Despite a 0.6 percent increase in the Consumer Price Index for Urban Wage Earners and Clerical Workers (CPI-W), inflation-adjusted average weekly earnings rose in April, according to the Bureau of Labor Statistics of the U.S. Department of Labor.
Inflation-adjusted, or real, average weekly earnings rose by 0.2 percent from March to April after seasonal adjustment. A 0.5 percent increase in average hourly earnings combined with a 0.3 percent increase in average weekly hours was partially offset by a 0.6 percent increase in the CPI-W. It was the biggest rise in the CPI-W since January.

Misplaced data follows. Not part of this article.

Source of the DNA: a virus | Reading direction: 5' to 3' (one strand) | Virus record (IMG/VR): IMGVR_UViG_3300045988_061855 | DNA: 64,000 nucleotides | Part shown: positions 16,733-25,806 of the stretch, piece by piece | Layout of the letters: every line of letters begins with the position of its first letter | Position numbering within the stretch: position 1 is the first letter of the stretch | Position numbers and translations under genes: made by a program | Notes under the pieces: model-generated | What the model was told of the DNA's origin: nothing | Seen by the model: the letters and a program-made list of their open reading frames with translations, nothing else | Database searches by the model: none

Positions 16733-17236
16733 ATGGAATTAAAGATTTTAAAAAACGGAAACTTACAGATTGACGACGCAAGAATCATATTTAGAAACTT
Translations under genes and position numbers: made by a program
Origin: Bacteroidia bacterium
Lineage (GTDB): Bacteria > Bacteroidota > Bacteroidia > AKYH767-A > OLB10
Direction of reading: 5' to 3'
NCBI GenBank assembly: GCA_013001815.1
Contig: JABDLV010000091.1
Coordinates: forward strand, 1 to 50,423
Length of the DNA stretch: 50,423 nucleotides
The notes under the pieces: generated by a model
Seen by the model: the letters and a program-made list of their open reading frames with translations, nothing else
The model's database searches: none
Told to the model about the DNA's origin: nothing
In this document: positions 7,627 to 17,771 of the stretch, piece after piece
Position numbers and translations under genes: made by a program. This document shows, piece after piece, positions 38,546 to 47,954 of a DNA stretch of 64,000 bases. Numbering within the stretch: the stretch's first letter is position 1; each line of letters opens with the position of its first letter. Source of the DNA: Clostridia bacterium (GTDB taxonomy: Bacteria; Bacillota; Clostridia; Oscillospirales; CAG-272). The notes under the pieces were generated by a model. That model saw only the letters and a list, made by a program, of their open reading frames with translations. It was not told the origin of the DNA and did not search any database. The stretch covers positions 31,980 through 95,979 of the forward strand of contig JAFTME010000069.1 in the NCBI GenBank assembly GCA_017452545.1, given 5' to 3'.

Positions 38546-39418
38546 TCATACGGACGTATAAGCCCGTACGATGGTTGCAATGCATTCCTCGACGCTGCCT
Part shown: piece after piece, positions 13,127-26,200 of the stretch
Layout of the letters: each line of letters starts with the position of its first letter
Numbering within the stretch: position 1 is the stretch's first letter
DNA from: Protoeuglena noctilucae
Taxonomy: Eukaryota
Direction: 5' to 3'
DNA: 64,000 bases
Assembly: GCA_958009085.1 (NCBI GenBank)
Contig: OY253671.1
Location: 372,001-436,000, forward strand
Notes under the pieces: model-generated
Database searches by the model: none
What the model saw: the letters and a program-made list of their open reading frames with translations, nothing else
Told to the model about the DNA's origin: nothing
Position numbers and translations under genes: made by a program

Average weekly earnings rose by 4.1 percent, seasonally adjusted, from
April 2005 to April 2006. After deflation by the CPI-W, average weekly earnings increased by 0.4 percent. Before adjustment for seasonal change and inflation, average weekly earnings were $565.45 in April 2006, compared with $537.94 a year earlier.